National Justice For Our Neighbors
December 2014 Update 
Responses to Executive Action on Immigration
National Justice for Our Neighbors Executive Director Rob Rutland-Brown has responded to Obama's Executive Action on Immigration here. The following is an excerpt from his remarks.
NJFON is thankful to President Obama for this bold step. JFON holds family unity among our highest values and this executive action will enable nearly five million family members to remain together and to come out of the shadows of American society.
This announcement means that millions of U.S. citizen children won’t have to wake up worrying if their mother or father will be deported that day.  It also means that the children won’t have to financially support their parents, who will now be authorized to work here and become contributing members of our society and economy. 

While today we celebrate, we are also called to action. We recognize the massive level of assistance that eligible immigrants will need in the months that follow, especially immigrants who cannot afford private attorneys.  These vulnerable immigrants will be targeted by unscrupulous people eager to take their money.
To address this need JFON will be stepping up our efforts in order to educate communities about this new relief and to assist immigrants in applying for it.
Rob Rutland-Brown and Bishop Trimble
Bishop Trimble also issued a thoughtful response to executive action. He includes the follow words.
The Council of Bishops of the United Methodist Church has...encouraged local communities to participate in ministries of mercy and justice...We know that immigrants in our communities are ready to embrace a path to citizenship. They want to come out of the shadows that often permit men, women, and children to be taken advantage of. Our United Methodist churches can help by simply being welcoming congregations and by supporting expanded legal support through Justice for Our Neighbors.
Good news for possibly five million undocumented immigrants can be good news for the entire country. Full reform of current immigration policies invites us to be messengers of hope rather than prisoners of fear.
United Methodist News Service has put together a summary of the many UMC leaders response to this action - many reflecting gratitude for the answered prayers for this path to legal status.
Join the Movement
December 2nd
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Tomorrow, we’re joining a national day of generosity, #GivingTuesday.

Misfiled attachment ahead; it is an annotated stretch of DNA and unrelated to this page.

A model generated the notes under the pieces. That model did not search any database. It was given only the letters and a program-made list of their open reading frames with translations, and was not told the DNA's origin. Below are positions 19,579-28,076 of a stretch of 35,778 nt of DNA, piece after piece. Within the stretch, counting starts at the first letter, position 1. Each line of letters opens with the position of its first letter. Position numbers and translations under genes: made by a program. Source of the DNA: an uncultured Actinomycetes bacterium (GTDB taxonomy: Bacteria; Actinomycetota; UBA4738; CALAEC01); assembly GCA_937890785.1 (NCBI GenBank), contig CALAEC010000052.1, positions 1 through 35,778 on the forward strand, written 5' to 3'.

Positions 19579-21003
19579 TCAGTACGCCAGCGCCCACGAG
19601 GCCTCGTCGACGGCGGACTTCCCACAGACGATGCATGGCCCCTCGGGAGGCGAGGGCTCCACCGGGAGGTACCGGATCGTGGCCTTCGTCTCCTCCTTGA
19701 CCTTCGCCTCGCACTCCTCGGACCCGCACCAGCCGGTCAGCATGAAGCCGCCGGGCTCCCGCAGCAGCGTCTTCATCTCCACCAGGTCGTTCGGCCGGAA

It’s a day when you can make a big impact for NJFON and immigrants across the nation.
With your help, we’ll raise funds to expand our critical services, especially in ways that welcome and serve migrant children.
How can you be a part of it? Here are a few simple ideas:
  • Consider making a gift to NJFON on #GivingTuesday
  • Promote NJFON on Twitter and Facebook
  • Share this informational flier regarding executive action for immigration with those in your church and community who work with immigrants
With your help we can create places of welcome for immigrants.
For all you night owls, there’s an opportunity for your donation on December 2 to be matched by UMCOR! Starting at midnight, UMCOR will match dollar-for-dollar the first $1 million in gifts received through the Advance, including donations to NJFON through our website. We expect the matching funds to run out quickly, but a donation at midnight Eastern Standard Time the evening of the 1st would have a good shot at a match! 
From Miami to Iowa and Back Again
JFON Serving Along the Way
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Emma*, like nearly 70,000 other children this past year, journeyed to the U.S. from her home in Central America to escape violence.  She arrived in Texas and, like all unaccompanied minors, was processed through the Office of Refugee Resettlement as our government worked to identify relatives here for her to live with before her hearing at Immigration Court.  
Emma was united with her mother and step-father in Miami.   Because her step-father was experiencing major heart problems the three of them soon moved to Iowa for him to receive special medical treatment.  That’s where Emma visited a JFON legal clinic, where a staff attorney, along with a team of newly trained volunteers, assessed her situation and initiated steps to take her on as a client. However, Emma still had a previously scheduled court appointment in Miami.  This court appearance is where an attorney would typically ask for an extension on her behalf or a change of court locations closer to her place of residence.  Emma needed to request both of these.  So, Emma, her mom and her still-sick step-father took the 24-hour drive back to Miami.
While en route, Emma's family called Iowa-JFON and realized they did not have the paperwork for the proper motion. Iowa-JFON quickly reached out to the JFON attorney at our newly opened site in South Florida. Our South Florida-JFON attorney, Janet Horman, scrambled and connected with the family, who were running a few minutes late to their 9am hearing, having hit Miami traffic at the end of their marathon drive.  Janet called the court to explain that the family might be late and was reassured that the Emma would still be seen.  Janet then called Emma’s family to calm them and explain the process.
Fortunately, Emma made the court hearing and is now back in Iowa with another hearing set. This future court hearing will allow her to meet with the attorney at the Iowa-JFON clinic in December, providing time to explore remedies that can enable her to remain safely in the U.S. with her mom.  We are grateful to have been in a position to aid Emma on both ends of her U.S. journey and we look forward to continuing to serve her.
*Not her real name. Photo credit: Freeimages.com

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